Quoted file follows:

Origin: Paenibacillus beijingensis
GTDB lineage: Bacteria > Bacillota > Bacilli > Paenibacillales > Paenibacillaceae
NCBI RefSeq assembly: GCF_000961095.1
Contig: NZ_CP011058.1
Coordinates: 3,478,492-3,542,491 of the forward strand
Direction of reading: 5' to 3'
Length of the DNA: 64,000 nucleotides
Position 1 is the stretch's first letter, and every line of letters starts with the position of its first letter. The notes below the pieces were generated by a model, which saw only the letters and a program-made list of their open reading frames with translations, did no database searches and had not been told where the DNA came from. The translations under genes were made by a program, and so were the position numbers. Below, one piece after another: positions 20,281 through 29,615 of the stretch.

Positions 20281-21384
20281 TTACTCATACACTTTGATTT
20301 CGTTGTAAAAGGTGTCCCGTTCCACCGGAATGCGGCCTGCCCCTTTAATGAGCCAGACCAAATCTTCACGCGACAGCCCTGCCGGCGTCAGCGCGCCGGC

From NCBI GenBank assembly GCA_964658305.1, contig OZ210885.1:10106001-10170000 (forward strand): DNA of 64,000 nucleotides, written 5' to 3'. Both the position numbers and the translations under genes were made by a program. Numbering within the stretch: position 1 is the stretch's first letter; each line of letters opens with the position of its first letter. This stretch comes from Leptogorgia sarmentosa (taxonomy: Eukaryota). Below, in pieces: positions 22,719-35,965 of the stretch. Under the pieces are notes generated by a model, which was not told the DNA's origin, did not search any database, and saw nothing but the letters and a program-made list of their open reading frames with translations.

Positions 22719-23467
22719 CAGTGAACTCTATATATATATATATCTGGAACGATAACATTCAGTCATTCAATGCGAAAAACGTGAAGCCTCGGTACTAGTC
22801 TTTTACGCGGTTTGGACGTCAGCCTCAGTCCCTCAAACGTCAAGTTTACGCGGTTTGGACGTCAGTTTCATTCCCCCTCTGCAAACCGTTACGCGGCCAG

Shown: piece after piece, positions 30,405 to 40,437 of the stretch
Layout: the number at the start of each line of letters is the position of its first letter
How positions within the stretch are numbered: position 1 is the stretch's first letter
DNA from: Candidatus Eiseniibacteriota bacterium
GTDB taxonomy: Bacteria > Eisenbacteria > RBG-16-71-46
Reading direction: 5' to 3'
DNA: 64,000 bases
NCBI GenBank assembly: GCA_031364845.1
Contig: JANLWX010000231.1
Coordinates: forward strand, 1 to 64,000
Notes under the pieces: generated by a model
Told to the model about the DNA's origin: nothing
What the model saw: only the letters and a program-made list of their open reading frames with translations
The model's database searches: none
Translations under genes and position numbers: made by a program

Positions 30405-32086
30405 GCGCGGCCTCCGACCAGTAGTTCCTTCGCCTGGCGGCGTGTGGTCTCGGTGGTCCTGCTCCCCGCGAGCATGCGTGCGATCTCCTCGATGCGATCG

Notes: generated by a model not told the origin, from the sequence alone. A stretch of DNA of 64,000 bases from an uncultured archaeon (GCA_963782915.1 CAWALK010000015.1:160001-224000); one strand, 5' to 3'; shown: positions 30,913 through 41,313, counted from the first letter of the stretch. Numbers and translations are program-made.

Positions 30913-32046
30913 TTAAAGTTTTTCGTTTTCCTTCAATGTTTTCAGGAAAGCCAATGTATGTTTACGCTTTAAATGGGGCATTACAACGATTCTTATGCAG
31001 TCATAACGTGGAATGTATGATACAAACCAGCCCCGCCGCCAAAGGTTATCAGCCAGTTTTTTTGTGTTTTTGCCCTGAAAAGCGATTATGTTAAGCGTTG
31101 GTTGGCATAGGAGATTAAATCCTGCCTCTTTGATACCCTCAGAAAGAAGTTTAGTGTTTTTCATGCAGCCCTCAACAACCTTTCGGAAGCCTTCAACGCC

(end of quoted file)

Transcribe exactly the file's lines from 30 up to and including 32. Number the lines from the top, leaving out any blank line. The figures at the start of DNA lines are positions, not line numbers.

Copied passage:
Translations under genes and position numbers: made by a program

Positions 30405-32086
30405 GCGCGGCCTCCGACCAGTAGTTCCTTCGCCTGGCGGCGTGTGGTCTCGGTGGTCCTGCTCCCCGCGAGCATGCGTGCGATCTCCTCGATGCGATCG